OSA            
Runid NOS1L301 NOS1L310 NOS1L350 NOS1L201 NOS1L210 NOS1L250
ETR 9,950.98 59,350.26 160225.18 10,026.60 59,397.52 163,282.63
Total CPU msec/transaction 0.01025 0.00696 0.00475 0.01015 0.00686 0.00464
Emul CPU msec/transaction 0.00927 0.00657 0.00465 0.00920 0.00648 0.00454
CP CPU msec/transaction 0.00098 0.00039 0.00010 0.00095 0.00038 0.00010
% difference            
ETR 72.93% 68.54% 78.90% 73.87% 67.39% 80.43%
Total CPU msec/transaction 19.88% 44.70% -6.31% 12.53% 44.73% -6.26%
Emul CPU msec/transaction 57.39% 84.55% 15.67% 49.11% 85.14% 17.01%
CP CPU msec/transaction -63.16% -68.80% -90.48% -66.67% -69.35% -90.65%
Notes: 8561-T01, 2 dedicated IFL cores, 512 GB central storage, OSA-Express6 10GbE card, z/VM 7.2 of May 7, 2020, Linux SLES 12 SP1.

The ETR of the OSA runs was 68.54% to 80.43% higher than the equivalent vswitch runs when running the RR workload in an SMT-1 configuration with an MTU size of 1492. The total CPU per transaction of the OSA runs was between 44.73% higher to 6.31% lower than the equivalent vswitch runs.

Table 3. Results of RR runs with MTU size of 1492 and using SMT-2
Transport mode Layer 3 Layer 3 Layer 3 Layer 2 Layer 2 Layer 2
Number of Clients 1 10 50 1 10 50
Workload RR RR RR RR RR RR
MTU size 1492 1492 1492 1492 1492 1492
SMT mode SMT-2 SMT-2 SMT-2 SMT-2 SMT-2 SMT-2
VSwitch            
Runid NVS2L301 NVS2L310 NVS2L350 NVS2L201 NVS2L210 NVS2L250
ETR 5,705.34 34,202.31 75,775.96 5,675.12 34,485.39 75,912.95
Total CPU msec/transaction 0.01059 0.00571 0.00670 0.01256 0.00560 0.00658
Emul CPU msec/transaction 0.00787 0.00438 0.00532 0.00913 0.00428 0.00520
CP CPU msec/transaction 0.00272 0.00133 0.00138 0.00343 0.00132 0.00138
OSA            
Runid NOS2L301 NOS2L310 NOS2L350 NOS2L201 NOS2L210 NOS2L250
ETR 9,721.54 58,886.62 157,694.74 9,776.24 58,482.06 159,551.13
Total CPU msec/transaction 0.01192 0.00802 0.00586 0.01177 0.00782 0.00576
Emul CPU msec/transaction 0.01101 0.00762 0.00573 0.01086 0.00743 0.00564
CP CPU msec/transaction 0.00091 0.00040 0.00013 0.00091 0.00039 0.00012
% difference            
ETR 70.39% 72.17% 108.11% 72.26% 69.59% 110.18%
Total CPU msec/transaction 12.56% 40.46% -12.54% -6.29% 39.64% -12.46%
Emul CPU msec/transaction 39.90% 73.97% 7.71% 18.95% 73.60% 8.46%
CP CPU msec/transaction -66.54% -69.92% -90.58% -73.47% -70.45% -91.30%
Notes: 8561-T01, 2 dedicated IFL cores, 512 GB central storage, OSA-Express6 10GbE card, z/VM 7.2 of May 7, 2020, Linux SLES 12 SP1.

The ETR of the OSA runs was 69.59% to 110.18% higher than the equivalent vswitch runs when running the RR workload in an SMT-2 configuration with an MTU size of 1492. The total CPU per transaction of the OSA runs was between 40.46% higher to 12.54% lower than the equivalent vswitch runs.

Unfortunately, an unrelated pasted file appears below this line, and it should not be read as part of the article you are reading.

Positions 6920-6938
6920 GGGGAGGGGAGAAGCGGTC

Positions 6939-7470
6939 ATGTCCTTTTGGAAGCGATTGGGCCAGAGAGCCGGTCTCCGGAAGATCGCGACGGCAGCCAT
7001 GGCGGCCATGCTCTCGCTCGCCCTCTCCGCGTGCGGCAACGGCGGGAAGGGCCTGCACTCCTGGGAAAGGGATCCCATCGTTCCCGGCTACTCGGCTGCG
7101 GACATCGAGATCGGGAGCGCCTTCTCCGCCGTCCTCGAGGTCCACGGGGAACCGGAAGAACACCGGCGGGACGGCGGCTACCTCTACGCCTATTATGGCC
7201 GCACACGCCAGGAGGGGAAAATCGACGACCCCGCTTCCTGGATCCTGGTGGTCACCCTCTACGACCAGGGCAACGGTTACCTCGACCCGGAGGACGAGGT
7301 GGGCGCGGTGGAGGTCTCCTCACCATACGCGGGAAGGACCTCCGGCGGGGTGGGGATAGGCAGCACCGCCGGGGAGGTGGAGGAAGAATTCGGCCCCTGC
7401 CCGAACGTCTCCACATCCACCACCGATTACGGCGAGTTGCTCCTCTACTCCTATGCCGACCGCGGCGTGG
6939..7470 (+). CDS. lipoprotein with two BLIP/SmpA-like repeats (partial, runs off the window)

Table 4. Results of STR runs with MTU size of 1492 and using SMT-1
Transport mode Layer 3 Layer 3 Layer 3 Layer 2 Layer 2 Layer 2
Number of Clients 1 10 50 1 10 50
Workload STR STR STR STR STR STR
MTU size 1492 1492 1492 1492 1492 1492
SMT mode SMT-1 SMT-1 SMT-1 SMT-1 SMT-1 SMT-1
VSwitch            
Runid NVM1L301 NVM1L310 NVM1L350 NVM1L201 NVM1L210 NVM1L250
Outbound MB/sec 481 913 997 450 1,042 1,036
Total CPU msec/Outbound MB 2.00728 1.62651 1.40020 1.99556 1.59693 1.45753
Emul CPU msec/Outbound MB 1.15904 1.26725 1.06018 1.20244 1.25432 1.12548
CP CPU msec/Outbound MB 0.84824 0.35926 0.34002 0.79312 0.34261 0.33205
OSA            
Runid NOM1L301 NOM1L310 NOM1L350 NOM1L201 NOM1L210 NOM1L250
Outbound MB/sec 935 1,131 1,136 785 1,159 1,155
Total CPU msec/Outbound MB 0.98599 1.03802 1.09419 1.07975 1.26488 1.26320
Emul CPU msec/Outbound MB 0.98513 1.03271 1.08363 1.07873 1.25626 1.25887
CP CPU msec/Outbound MB 0.00086 0.00531 0.01056 0.00102 0.00862 0.00433
% difference            
Outbound MB/sec 94.39% 23.88% 13.94% 74.44% 11.23% 11.49%
Total CPU msec/Outbound MB -50.88% -36.18% -21.85% -45.89% -20.79% -13.33%
Emul CPU msec/Outbound MB -15.00% -18.51% 2.21% -10.29% 0.15% 11.85%
CP CPU msec/Outbound MB -99.90% -98.52% -96.89% -99.87% -97.48 -98.70%
Notes: 8561-T01, 2 dedicated IFL cores, 512 GB central storage, OSA-Express6 10GbE card, z/VM 7.2 of May 7, 2020, Linux SLES 12 SP1.

The outbound data rate of the OSA runs was 11.23% to 94.39% higher than the equivalent vswitch runs when running the STR workload in an SMT-1 configuration with an MTU size of 1492. The total CPU per outbound MB rate of the OSA runs was between 13.33% to 50.88% lower than the equivalent vswitch runs.

Table 5. Results of STR runs with MTU size of 1492 and using SMT-2
Transport mode Layer 3 Layer 3 Layer 3 Layer 2 Layer 2 Layer 2
Number of Clients 1 10 50 1 10 50
Workload STR STR STR STR STR STR
MTU size 1492 1492 1492 1492 1492 1492
SMT mode SMT-2 SMT-2 SMT-2 SMT-2 SMT-2 SMT-2
VSwitch            
Runid NVM2L301 NVM2L310 NVM2L350 NVM2L201 NVM2L210 NVM2L250
Outbound MB/sec 448 812 885 380 876 843
Total CPU msec/Outbound MB 2.21920 1.81527 1.82260 2.23289 1.92123 1.85647
Emul CPU msec/Outbound MB 1.38638 1.40640 1.40904 1.39026 1.48630 1.43416
CP CPU msec/Outbound MB 0.83282 0.40887 0.41356 0.84263 0.43493 0.42231